Data Democracy and shared value creation— Adding sustainable value to our society
If you are familiar with business management strategy or had the chance to attend an MBA program in your life, you most certainly already have encountered the concept of CSV — Creating Shared Value.
Originally introduced by Michael E. Porter and Mark Kramer in a 2011 Harvard Business review article, CSV in essence describes societal influence as a new frontier of competitive advantages.
Simply put, the core message of CSV is the interpretation for companies to focus on adding value to all relevant stakeholders within the extended economic system of their operations and actions, as the most sustainable way for long term profits. Not only that, but the authors argue that companies can achieve distinctive competitive advantages by following this path. The theory of increasing and securing your own long-term returns by investing or supporting others and contributing to society is an appealing concept where in the end, everybody wins.
Let’s talk about one thing: What is the purpose of a standard private-sector company? Economically speaking there is only one purpose, and that is to make money. Companies are economic entities within the larger domestic or global macro-economy. Non-profit organizations might seem like an exception as they are bound to respective laws in terms of not being allowed to realize net-profit and retain earnings. But even NPOs focus on maximizing the value they create as a company, so it is in their respective interest to realize growth; which again breaks down to making more money (revenue) to pursue their founding mission. To evaluate the applicability of CSV to each and every company, the question might also be: What does the company leadership (or in the case of listed companies the shareholders ) really imply as it’s fundamental target.
Creating Shared Value and Data Democracy
Even though there may be companies which are not interested in pursuing long-term success, willingly focusing on making big bucks for only a short period of time, however this is not the case for the vast majority. As far as companies are founded on timeless core values, the idea of each business is to operate an infinite amount of time, as long as it can provide the demanded, profitable value within society. Companies today also rely heavily on data to achieve sustainability (coined into the term of digital transformation), as failing to achieve a transition to data driven operations and decision making will heavily impact its competitiveness.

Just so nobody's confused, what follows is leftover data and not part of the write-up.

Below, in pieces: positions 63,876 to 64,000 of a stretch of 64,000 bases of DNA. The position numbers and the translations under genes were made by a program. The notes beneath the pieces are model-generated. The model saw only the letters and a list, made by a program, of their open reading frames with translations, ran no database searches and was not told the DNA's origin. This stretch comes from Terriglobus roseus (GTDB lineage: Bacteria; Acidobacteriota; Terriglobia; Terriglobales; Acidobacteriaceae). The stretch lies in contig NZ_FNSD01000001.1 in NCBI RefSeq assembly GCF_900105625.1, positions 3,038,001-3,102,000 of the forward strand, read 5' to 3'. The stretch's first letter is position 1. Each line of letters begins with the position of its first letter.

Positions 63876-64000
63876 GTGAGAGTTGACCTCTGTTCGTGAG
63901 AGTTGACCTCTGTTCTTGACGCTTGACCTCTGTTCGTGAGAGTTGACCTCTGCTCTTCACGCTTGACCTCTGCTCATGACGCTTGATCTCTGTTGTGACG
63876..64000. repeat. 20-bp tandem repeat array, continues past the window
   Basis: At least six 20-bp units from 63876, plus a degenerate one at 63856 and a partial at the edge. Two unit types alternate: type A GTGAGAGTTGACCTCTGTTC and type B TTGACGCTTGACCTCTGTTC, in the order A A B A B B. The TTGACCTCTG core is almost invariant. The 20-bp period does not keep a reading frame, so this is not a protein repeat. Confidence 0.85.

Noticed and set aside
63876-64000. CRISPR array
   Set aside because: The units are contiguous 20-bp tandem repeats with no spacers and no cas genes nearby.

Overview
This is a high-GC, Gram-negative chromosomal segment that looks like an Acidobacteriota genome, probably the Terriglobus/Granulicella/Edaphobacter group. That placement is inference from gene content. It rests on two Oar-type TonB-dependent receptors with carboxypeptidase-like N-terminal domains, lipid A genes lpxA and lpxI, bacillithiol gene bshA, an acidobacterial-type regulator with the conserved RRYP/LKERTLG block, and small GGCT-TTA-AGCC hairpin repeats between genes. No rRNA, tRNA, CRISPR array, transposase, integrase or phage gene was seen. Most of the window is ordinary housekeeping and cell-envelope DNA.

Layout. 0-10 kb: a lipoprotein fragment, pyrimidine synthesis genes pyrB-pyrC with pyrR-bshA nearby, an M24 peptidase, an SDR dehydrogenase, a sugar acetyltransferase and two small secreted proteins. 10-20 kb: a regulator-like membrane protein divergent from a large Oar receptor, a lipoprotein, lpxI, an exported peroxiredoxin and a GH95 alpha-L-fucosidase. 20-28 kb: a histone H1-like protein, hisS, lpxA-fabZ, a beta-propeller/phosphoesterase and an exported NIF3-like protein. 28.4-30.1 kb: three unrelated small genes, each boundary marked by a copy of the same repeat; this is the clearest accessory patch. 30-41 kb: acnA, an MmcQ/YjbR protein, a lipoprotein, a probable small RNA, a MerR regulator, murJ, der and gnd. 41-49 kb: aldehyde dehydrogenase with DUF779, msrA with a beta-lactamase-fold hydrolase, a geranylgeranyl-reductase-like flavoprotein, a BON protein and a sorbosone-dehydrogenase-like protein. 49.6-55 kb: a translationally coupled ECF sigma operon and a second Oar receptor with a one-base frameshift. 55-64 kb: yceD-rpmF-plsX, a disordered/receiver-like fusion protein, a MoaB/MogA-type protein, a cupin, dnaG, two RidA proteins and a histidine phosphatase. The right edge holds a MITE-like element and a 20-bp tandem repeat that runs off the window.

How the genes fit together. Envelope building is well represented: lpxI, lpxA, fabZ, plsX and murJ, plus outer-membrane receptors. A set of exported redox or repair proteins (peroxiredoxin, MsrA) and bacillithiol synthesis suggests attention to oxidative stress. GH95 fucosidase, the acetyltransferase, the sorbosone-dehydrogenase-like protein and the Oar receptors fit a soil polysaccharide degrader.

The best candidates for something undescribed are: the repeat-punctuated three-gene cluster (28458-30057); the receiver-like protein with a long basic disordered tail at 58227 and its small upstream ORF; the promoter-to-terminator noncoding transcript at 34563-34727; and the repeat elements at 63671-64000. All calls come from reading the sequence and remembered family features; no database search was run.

So how does Data Democracy fit into the picture of promoting sustainable value creation?
Companies that operate on the idea of creating a Data Democracy are inherently taking the approach to the timeless core value of fairness in respect to the treatment of data as an economic value between several parties, and long-term sustainability of interactions as a part of the economic system.
The philosophic question about how we build a fair future for our data is an integral part of Data Democracy, so shouldn’t the goal of establishing an ecosystem as a whole be to pursue creation and improvement based on the concept of CSV itself? We are looking at an ecosystem of companies that realize value in this single context and environment, based on the same core value and principles, and in the same way as each single, data-focused businesses embraces them as their own.
In coherence to CSV as a business decision paradigm based on social needs, Data Democracy proposes fairness in data development as a societal need, one that has to be invested in, but lays the ground for a growing ecosystem of business opportunities that derive from the prosperity of an abundant data exchange.
If we look at the micro-economy perspective of a company that can participate in Data Democracy based on the theory of CSV sustainability, the promise of sustainability applies not only for the businesses engaging in decisions based on the paradigm, but also includes users who are sharing their data as stakeholders.
An inclusive data economy platform
The idea of a data ecosystem where consumers have the choice and option to trade their personal and meta-data to receive services should be seen as the core component to enable shared value. A reward system in the form of monetary value, nowadays efficiently achievable by cryptocurrencies or tokens, is the most simple and straightforward form of incentive to participate in such an ecosystem. With a data marketplace as the core component of the ecosystem, a supply-and-demand-adjusted market for information is established between consumers and service providers. Users will see these incentives only as reasonable if the added value from services is justified by the security concepts of the infrastructure it is based on — If people feel safe to use there data and get rewards for using services, they will certainly opt in.
Just as CSV is focused on the creation of value that benefits anyone, Data Democracy is aiming to achieve a decentralized infrastructure that adds sustainability to digital services and the data cyberspace or internet. Sustainable business growth can be achieved by a positively reinforcing cycle of more user data and more services, but with our current central services, where the user is the product rather than the customer, the expansion of user data value capture is restricted. Let’s break out of the existing cycle and create a new reinforcing, positive cycle of value creation!